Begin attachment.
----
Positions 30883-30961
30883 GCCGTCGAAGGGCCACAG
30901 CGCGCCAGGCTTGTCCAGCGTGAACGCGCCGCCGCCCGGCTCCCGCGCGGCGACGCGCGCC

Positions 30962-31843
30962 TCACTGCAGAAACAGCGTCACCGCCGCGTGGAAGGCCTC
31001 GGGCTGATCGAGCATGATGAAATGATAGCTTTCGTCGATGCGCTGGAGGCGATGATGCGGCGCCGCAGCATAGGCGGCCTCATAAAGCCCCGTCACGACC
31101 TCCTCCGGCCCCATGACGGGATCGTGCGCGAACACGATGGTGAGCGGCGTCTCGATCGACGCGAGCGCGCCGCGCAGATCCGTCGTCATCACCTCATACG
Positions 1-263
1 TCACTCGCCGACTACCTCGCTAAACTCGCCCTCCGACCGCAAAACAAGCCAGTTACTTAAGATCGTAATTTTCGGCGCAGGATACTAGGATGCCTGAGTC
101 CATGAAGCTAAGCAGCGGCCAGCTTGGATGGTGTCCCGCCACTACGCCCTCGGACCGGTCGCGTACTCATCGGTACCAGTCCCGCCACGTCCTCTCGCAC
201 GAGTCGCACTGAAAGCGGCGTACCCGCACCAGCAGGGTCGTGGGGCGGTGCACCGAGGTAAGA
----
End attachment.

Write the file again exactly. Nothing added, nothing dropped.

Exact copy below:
Positions 30883-30961
30883 GCCGTCGAAGGGCCACAG
30901 CGCGCCAGGCTTGTCCAGCGTGAACGCGCCGCCGCCCGGCTCCCGCGCGGCGACGCGCGCC

Positions 30962-31843
30962 TCACTGCAGAAACAGCGTCACCGCCGCGTGGAAGGCCTC
31001 GGGCTGATCGAGCATGATGAAATGATAGCTTTCGTCGATGCGCTGGAGGCGATGATGCGGCGCCGCAGCATAGGCGGCCTCATAAAGCCCCGTCACGACC
31101 TCCTCCGGCCCCATGACGGGATCGTGCGCGAACACGATGGTGAGCGGCGTCTCGATCGACGCGAGCGCGCCGCGCAGATCCGTCGTCATCACCTCATACG
Positions 1-263
1 TCACTCGCCGACTACCTCGCTAAACTCGCCCTCCGACCGCAAAACAAGCCAGTTACTTAAGATCGTAATTTTCGGCGCAGGATACTAGGATGCCTGAGTC
101 CATGAAGCTAAGCAGCGGCCAGCTTGGATGGTGTCCCGCCACTACGCCCTCGGACCGGTCGCGTACTCATCGGTACCAGTCCCGCCACGTCCTCTCGCAC
201 GAGTCGCACTGAAAGCGGCGTACCCGCACCAGCAGGGTCGTGGGGCGGTGCACCGAGGTAAGA